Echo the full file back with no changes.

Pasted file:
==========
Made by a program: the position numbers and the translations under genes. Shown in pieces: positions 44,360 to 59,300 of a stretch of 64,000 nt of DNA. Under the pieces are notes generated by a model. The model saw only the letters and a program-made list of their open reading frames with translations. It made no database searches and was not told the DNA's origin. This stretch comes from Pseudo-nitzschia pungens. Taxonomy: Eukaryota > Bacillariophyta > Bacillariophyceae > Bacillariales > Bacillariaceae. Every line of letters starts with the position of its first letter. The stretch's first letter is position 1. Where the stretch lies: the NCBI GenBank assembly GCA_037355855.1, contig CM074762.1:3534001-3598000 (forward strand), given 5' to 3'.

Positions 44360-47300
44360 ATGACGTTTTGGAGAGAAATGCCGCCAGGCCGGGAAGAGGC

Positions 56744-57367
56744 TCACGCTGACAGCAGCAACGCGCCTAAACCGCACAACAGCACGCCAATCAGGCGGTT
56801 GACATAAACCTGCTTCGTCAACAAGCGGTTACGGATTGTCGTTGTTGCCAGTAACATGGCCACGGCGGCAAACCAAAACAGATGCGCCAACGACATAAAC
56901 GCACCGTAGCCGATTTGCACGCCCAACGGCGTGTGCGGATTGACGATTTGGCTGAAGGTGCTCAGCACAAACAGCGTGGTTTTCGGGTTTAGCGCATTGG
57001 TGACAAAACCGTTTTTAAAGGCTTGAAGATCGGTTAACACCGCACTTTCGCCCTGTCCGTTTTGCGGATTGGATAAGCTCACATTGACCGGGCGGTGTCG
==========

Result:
Made by a program: the position numbers and the translations under genes. Shown in pieces: positions 44,360 to 59,300 of a stretch of 64,000 nt of DNA. Under the pieces are notes generated by a model. The model saw only the letters and a program-made list of their open reading frames with translations. It made no database searches and was not told the DNA's origin. This stretch comes from Pseudo-nitzschia pungens. Taxonomy: Eukaryota > Bacillariophyta > Bacillariophyceae > Bacillariales > Bacillariaceae. Every line of letters starts with the position of its first letter. The stretch's first letter is position 1. Where the stretch lies: the NCBI GenBank assembly GCA_037355855.1, contig CM074762.1:3534001-3598000 (forward strand), given 5' to 3'.

Positions 44360-47300
44360 ATGACGTTTTGGAGAGAAATGCCGCCAGGCCGGGAAGAGGC

Positions 56744-57367
56744 TCACGCTGACAGCAGCAACGCGCCTAAACCGCACAACAGCACGCCAATCAGGCGGTT
56801 GACATAAACCTGCTTCGTCAACAAGCGGTTACGGATTGTCGTTGTTGCCAGTAACATGGCCACGGCGGCAAACCAAAACAGATGCGCCAACGACATAAAC
56901 GCACCGTAGCCGATTTGCACGCCCAACGGCGTGTGCGGATTGACGATTTGGCTGAAGGTGCTCAGCACAAACAGCGTGGTTTTCGGGTTTAGCGCATTGG
57001 TGACAAAACCGTTTTTAAAGGCTTGAAGATCGGTTAACACCGCACTTTCGCCCTGTCCGTTTTGCGGATTGGATAAGCTCACATTGACCGGGCGGTGTCG